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Study has Found Risk of Endometriosis may be Lowered due to Breastfeeding

Study has Found Risk of Endometriosis may be Lowered due to Breastfeeding

Study has Found Risk of Endometriosis may be Lowered due to Breastfeeding

Every mother knows the benefits of breastfeeding their baby, but researchers have found another health benefit for mothers who are able to nurse their babies.

Researchers from Brigham and Women’s Hospital have found women who breastfed for a longer period of time reduced the risk of being diagnosed with endometriosis.

Endometriosis is an incurable disease with no known cause. Statistically, 1 in 10 women suffer from endometriosis and it currently affects 176 million women worldwide. The symptoms are often dismissed as period pain, but research into the condition has found women who suffer from the disease experience chronic pelvic pain, excessive bleeding and pain during menstruation and pain during sexual intercourse. The condition is becoming more widely known as research continues to shed light on the disease.

With the cause and cure still yet to be found, the findings from this new study are encouraging for women suffering from the condition.

Leslie V. Farland, a research scientist at Brigham and Women’s Hospital in Boston and leader of the study said, “Given the chronic nature of endometriosis and that very few modifiable risk factors are currently known, breastfeeding may be an important modifiable behaviour to reduce the risk of endometriosis among women after pregnancy.”

The study monitored 72 394 women who had one or more pregnancies and there were 3296 diagnoses of endometriosis between them.

When compared with women who breastfed for less than a month per pregnancy, those that breastfed for a year or longer had a 32 percent reduced risk of developing endometriosis. The risk reduced by a further 8 percent for each additional 3 month block of breastfeeding.

“Our finding builds on what we already know about breastfeeding — that it’s very beneficial for both the child and the mother,” said Farland.

Further research is still being conducted on the condition, but those involved in this particular study are hoping to find if breastfeeding can also reduce the symptoms of endometriosis of those women who have already been diagnosed. Study has Found Risk of Endometriosis may be Lowered due to Breastfeeding
Every mother knows the benefits of breastfeeding their baby, but researchers have found another health benefit for mothers who are able to nurse their babies.

Researchers from Brigham and Women’s Hospital have found women who breastfed for a longer period of time reduced the risk of being diagnosed with endometriosis.

Endometriosis is an incurable disease with no known cause. Statistically, 1 in 10 women suffer from endometriosis and it currently affects 176 million women worldwide. The symptoms are often dismissed as period pain, but research into the condition has found women who suffer from the disease experience chronic pelvic pain, excessive bleeding and pain during menstruation and pain during sexual intercourse. The condition is becoming more widely known as research continues to shed light on the disease.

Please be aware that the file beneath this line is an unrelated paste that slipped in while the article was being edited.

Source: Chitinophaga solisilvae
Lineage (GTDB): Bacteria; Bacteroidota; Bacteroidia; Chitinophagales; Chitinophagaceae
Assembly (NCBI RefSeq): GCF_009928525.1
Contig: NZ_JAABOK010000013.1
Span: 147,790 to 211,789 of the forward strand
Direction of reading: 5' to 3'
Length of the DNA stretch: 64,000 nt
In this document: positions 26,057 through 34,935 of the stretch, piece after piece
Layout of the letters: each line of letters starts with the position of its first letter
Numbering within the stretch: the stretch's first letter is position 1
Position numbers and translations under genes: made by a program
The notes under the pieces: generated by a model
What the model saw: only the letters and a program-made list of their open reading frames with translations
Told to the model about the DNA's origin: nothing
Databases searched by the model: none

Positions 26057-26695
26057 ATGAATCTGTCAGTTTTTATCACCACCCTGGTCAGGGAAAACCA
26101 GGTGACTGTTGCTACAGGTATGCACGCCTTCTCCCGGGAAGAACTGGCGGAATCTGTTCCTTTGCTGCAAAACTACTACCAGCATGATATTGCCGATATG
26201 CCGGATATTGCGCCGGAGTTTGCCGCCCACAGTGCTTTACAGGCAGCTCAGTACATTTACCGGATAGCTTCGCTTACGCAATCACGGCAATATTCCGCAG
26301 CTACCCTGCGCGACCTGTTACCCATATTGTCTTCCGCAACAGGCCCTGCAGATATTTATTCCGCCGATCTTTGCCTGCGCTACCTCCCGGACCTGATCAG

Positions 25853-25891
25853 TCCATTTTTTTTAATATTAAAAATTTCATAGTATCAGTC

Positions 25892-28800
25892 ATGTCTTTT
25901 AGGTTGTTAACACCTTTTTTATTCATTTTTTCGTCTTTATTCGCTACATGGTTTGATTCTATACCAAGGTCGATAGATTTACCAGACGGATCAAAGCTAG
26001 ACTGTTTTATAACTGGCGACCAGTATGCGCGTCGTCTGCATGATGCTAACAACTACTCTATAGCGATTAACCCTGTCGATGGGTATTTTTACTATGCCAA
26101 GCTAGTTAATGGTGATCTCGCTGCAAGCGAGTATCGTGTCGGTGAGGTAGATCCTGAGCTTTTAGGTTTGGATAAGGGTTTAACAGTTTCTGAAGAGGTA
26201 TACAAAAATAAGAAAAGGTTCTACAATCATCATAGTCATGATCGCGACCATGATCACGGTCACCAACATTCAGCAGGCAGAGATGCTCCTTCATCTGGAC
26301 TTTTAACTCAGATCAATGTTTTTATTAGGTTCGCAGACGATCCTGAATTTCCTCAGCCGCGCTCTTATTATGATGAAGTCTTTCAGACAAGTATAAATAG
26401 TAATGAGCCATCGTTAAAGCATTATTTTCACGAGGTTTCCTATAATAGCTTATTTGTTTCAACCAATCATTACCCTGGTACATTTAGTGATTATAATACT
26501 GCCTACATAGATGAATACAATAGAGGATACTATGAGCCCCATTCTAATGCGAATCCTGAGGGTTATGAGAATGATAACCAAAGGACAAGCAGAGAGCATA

With the cause and cure still yet to be found, the findings from this new study are encouraging for women suffering from the condition.

Leslie V. Farland, a research scientist at Brigham and Women’s Hospital in Boston and leader of the study said, “Given the chronic nature of endometriosis and that very few modifiable risk factors are currently known, breastfeeding may be an important modifiable behaviour to reduce the risk of endometriosis among women after pregnancy.”
The study monitored 72 394 women who had one or more pregnancies and there were 3296 diagnoses of endometriosis between them.

When compared with women who breastfed for less than a month per pregnancy, those that breastfed for a year or longer had a 32 percent reduced risk of developing endometriosis. The risk reduced by a further 8 percent for each additional 3 month block of breastfeeding.

“Our finding builds on what we already know about breastfeeding — that it’s very beneficial for both the child and the mother,” said Farland.

Further research is still being conducted on the condition, but those involved in this particular study are hoping to find if breastfeeding can also reduce the symptoms of endometriosis of those women who have already been diagnosed.



Rebecca Senyard

Rebecca Senyard is a plumber by day and stylist by night but these days she changes more nappies than washers. She is a happily married mum to three young daughters who she styles on a regular basis. Rebecca is not only an award winning plumber, she also writes an award winning blog called The Plumbette where she shares her life experiences as a plumber and mother. Rebecca also blogs at Styled by Bec believing a girl can be both practical and stylish. Links to the blogs are http://www.theplumbette.com.au and http://www.styledbybec.com.au/blog


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